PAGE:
Glory’s new signings for 2001/02 included classy defender Matt Horsley, talented youngster David Tarka, the experienced Brad Hassell plus Michael Garcia and Vince Matassa, two former Perth boys back for a second stint at the club following overseas adventures.

D’Avray’s men made a sensational start to the season with a 3-1 away victory over South Melbourne, with old favourites Bobby Despotovski and Damian Mori on target. “They are the most feared strike force in the NSL,” said the 39-year old coach.

Glory’s first competitive line-up under d’Avray was: Jason Petkovic, Matt Horsley, Craig Deans, Shane Pryce, Dion Valle (Michael Garcia 83), Scott Miller, Edgar Junior, Brad Maloney, Gary Faria (Alistair Edwards 89), Bobby Despotovski (Todd Harnwell 90), Damian Mori

A crowd of 14,365 was on hand to cheer on Glory in the first home game, a 2-0 win over Marconi. With Mori and Despotovski continuing their dazzling form, Glory won its next six games to set a record of eight successive wins by which stage the club was top of the table, five points clear of nearest rivals Newcastle.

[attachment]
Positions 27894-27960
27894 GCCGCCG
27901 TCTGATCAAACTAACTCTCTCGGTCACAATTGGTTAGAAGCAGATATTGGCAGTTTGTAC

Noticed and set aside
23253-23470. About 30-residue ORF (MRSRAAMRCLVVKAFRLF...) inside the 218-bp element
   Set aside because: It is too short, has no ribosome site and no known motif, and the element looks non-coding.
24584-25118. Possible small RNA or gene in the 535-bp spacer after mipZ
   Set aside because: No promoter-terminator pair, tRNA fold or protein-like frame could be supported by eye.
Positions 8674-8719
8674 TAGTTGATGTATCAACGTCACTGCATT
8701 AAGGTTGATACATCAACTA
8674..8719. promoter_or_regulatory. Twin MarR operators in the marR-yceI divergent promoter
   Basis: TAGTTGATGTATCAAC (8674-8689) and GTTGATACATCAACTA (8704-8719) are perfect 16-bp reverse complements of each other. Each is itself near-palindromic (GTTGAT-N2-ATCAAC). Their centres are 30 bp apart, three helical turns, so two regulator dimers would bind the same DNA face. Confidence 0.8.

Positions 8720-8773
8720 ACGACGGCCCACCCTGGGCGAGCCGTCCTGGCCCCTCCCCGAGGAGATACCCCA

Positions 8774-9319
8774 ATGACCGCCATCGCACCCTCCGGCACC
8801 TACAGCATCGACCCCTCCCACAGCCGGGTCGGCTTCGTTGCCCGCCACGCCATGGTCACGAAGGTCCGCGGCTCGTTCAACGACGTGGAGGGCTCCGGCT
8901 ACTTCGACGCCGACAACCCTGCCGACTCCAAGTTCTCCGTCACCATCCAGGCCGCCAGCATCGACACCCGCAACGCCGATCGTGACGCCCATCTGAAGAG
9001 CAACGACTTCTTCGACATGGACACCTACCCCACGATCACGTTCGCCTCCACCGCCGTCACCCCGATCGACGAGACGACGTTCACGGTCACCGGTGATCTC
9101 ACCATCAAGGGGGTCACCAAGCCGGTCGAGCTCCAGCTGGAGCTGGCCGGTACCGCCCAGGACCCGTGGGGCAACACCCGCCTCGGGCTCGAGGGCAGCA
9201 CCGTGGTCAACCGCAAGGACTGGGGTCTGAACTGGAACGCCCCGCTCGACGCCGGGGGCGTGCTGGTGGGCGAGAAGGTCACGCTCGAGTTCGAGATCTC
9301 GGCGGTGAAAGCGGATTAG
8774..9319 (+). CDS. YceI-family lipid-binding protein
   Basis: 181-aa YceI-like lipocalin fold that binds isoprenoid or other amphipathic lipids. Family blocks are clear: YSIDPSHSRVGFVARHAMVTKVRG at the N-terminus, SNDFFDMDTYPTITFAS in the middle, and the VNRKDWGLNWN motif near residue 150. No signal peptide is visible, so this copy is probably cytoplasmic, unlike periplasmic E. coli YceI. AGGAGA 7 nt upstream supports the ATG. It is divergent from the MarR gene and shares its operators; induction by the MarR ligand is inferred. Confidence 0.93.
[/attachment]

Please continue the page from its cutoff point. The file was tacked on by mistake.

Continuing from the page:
By mid-February 2002, Glory were 11 points clear of the pack following a 2-1 away win over Sydney United, with goals from Mori and Nik Mrdja. Better was to come as Glory downed Northern Spirit 3-0 with two goals from Mori (his first after 19 seconds the fastest goal of the season) and one from Despotovski, which turned out to be the 15,000th goal to be scored in the NSL.

On March 9, Glory beat Parramatta Power 4-2 to clinch the Minor Premiership; the tally of 49 points from 20 games meant they had an unassaible lead. At the end of the regular season Mori emerged as the NSL’s top scorer for the third successive season with 17 goals. Despotovski bagged 12 for the home and away season.

And so to the finals! A crowd of 31,963 saw Glory whip Newcastle 4-1 in the first leg of the Major Semi-final at Subiaco Oval with goals from Despotovski (2), Mori and Maloney. There was a scare in the return game which Newcastle won 2-0, but the Perth side had done enough to advance to the Grand Final on aggregate.